But that’s not all. His disobedience will affected the Jewish People 500 years later, when a descendant of King Agag rose to a royal position in a Persian kingdom, during the times of Esther. His name was Haman.

Here, in the book of Esther, comes to the confrontation between a descendant of the family of King Saul and the royal descendant of the Amalekites. Because of Saul’s disobedience, in Esther’s time, the Jewish nation faces the threat of complete annihilation.


King Xerxes had not only promoted Haman to the second position in the empire, but had also made a commandment that all the servants of the palace had to bow in reverence before him. However, Mordecai refused to bow before Haman. Initially, Haman did not know about it, but other king’s servants reported Mordecai’s behaviour to him.

To bow down before another in reverence is not a sin, for Joseph’s brothers bowed down before him (Gen. 42:6). David bowed down to Saul (I Sam. 24:8) and Jacob and his family bowed before Esau (Gen. 33:3, 6-7). So then Mordecai, it would seem, did not bow because Haman was an Amalekite, an enemy of the Jews.


Mordecai’s behaviour was a personal insult to Haman. When Haman learned that Mordecai was a Jew, he decided to plot the murder not only of Mordecai, but also of all the Jews in the Persian Empire.

Haman, having set his heart to destroy the Jewish people, casts lots over the calendar to determine the favourable date to execute his plan.

7 In the twelfth year of King Xerxes, in the first month, the month of Nisan, the pur (that is, the lot) was cast in the presence of Haman to select a day and month. And the lot fell on the twelfth month, the month of Adar. (Esther 3:7)

The Hebrew word for lot is pur [פּוּר], from which the Jews get the celebrated feast Purim [פּוּרִים] (Esther 9: 26).

As Haman cast the lot day by day and month by month they landed on the twelfth month and the thirteenth day of the month.

Next Haman, persuaded the king to issue an edict of extermination of all the Jews in the Persian Empire. In doing so, Haman did not tell the king what group of people he was had on mind. Moreover, neither the king nor Haman knew that Queen Esther was Jewish. Her nationality has been hidden until now.

In verse 3:13 we can read that Haman sends letters throughout the empire, signed with the king’s name “with the order to destroy, kill and annihilate all the Jews – young and old, women and children – on a single day, the thirteenth day of the twelfth month, the month of Adar, and to plunder their goods.” (Esther 3:13)

This royal order was a great tragedy for all Jews living in the Persian Empire, and this included the Jews who returned to Jerusalem. Jerusalem, and the former land of Israel, was now one of the provinces of Persia and was subject to the same ordinance. If Haman had carried out his plan, there would have been no Jewish nation, and there would have been no Jewish Messiah.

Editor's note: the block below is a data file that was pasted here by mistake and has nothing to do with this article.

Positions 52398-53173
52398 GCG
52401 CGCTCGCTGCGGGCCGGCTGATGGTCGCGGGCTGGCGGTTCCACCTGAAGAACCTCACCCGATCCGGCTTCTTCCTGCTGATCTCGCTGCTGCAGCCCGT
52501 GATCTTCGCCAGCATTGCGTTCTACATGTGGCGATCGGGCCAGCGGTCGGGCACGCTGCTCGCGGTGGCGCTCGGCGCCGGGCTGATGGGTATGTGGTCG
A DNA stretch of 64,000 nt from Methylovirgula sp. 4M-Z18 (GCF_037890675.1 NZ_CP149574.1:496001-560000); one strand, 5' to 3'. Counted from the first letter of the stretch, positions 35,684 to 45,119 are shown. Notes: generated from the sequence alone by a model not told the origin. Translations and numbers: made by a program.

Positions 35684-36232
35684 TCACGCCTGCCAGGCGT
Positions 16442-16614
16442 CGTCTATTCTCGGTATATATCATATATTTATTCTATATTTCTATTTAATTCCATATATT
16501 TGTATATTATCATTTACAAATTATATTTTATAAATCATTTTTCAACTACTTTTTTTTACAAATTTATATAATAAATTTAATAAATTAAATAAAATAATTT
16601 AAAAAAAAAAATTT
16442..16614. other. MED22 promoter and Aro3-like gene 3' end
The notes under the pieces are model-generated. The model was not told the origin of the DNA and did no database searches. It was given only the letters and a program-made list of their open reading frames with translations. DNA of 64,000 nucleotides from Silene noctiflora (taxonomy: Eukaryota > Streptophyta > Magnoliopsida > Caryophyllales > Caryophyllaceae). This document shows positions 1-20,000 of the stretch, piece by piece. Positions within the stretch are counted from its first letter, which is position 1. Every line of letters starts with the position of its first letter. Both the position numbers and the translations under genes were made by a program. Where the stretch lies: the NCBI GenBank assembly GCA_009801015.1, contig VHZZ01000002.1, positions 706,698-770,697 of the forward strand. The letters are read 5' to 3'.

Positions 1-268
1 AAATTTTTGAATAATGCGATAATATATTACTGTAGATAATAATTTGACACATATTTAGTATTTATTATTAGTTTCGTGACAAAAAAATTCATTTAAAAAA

We must take into account that these events take place approximately 5 years after Esther becomes the queen. After learning from Mordecai about the entire situation, Esther is forced to ask the king for help. And so, Esther, on Mordecai’s advice, puts her life at risk, by appearing before the king-without being invited – in order to intercede for her people.

According to Persian law, no one could come to the king without prior notice, not even his wife. The penalty for appearing before the king without notice was death. Moreover, the king had not called Esther to see him already for a month.


Next in the book we see this profound exchange of words between Mordecai and Esther.

12 When Esther’s words were reported to Mordecai, 13 he sent back this answer: “Do not think that because you are in the king’s house you alone of all the Jews will escape. 14 For if you remain silent at this time, relief and deliverance for the Jews will arise from another place, but you and your father’s family will perish. And who knows but that you have come to your royal position for such a time as this?” 15 Then Esther sent this reply to Mordecai: 16 “Go, gather together all the Jews who are in Susa, and fast for me. Do not eat or drink for three days, night or day. I and my attendants will fast as you do. When this is done, I will go to the king, even though it is against the law. And if I perish, I perish.” (Esther 4:12-16)


We see here Mordecai’s deep faith in God. He has no doubt that God’s help will come, one way or another. But he also seems to understand that maybe this is Esther’s calling. Therefore, he tells her that maybe that is why she was raised to a royal position at this particular time.

We see from here is that God calls people to specific tasks at specific times. We see also that man’s disobedience cannot hinder God’s purposes. God will accomplish what He has planned by another means, but the man who fails will suffer some loss. Of course, we live under God’s grace, but not fulfilling our calling will in itself be a huge loss for us, because we will not receive the blessing that comes with it.


Esther then asks Mordecai to call all the Jews to fast for her for 3 days and 3 nights. After this time, she will go to the king, even if it cost her life.

As I said earlier, Esther is the only female type of the Messiah. In Esther, ready to give her life for her nation, we see Jesus who gave his life for people. And in these three days and three nights of fasting I think we can see another analogy to the three days and three nights when Jesus was in the tomb.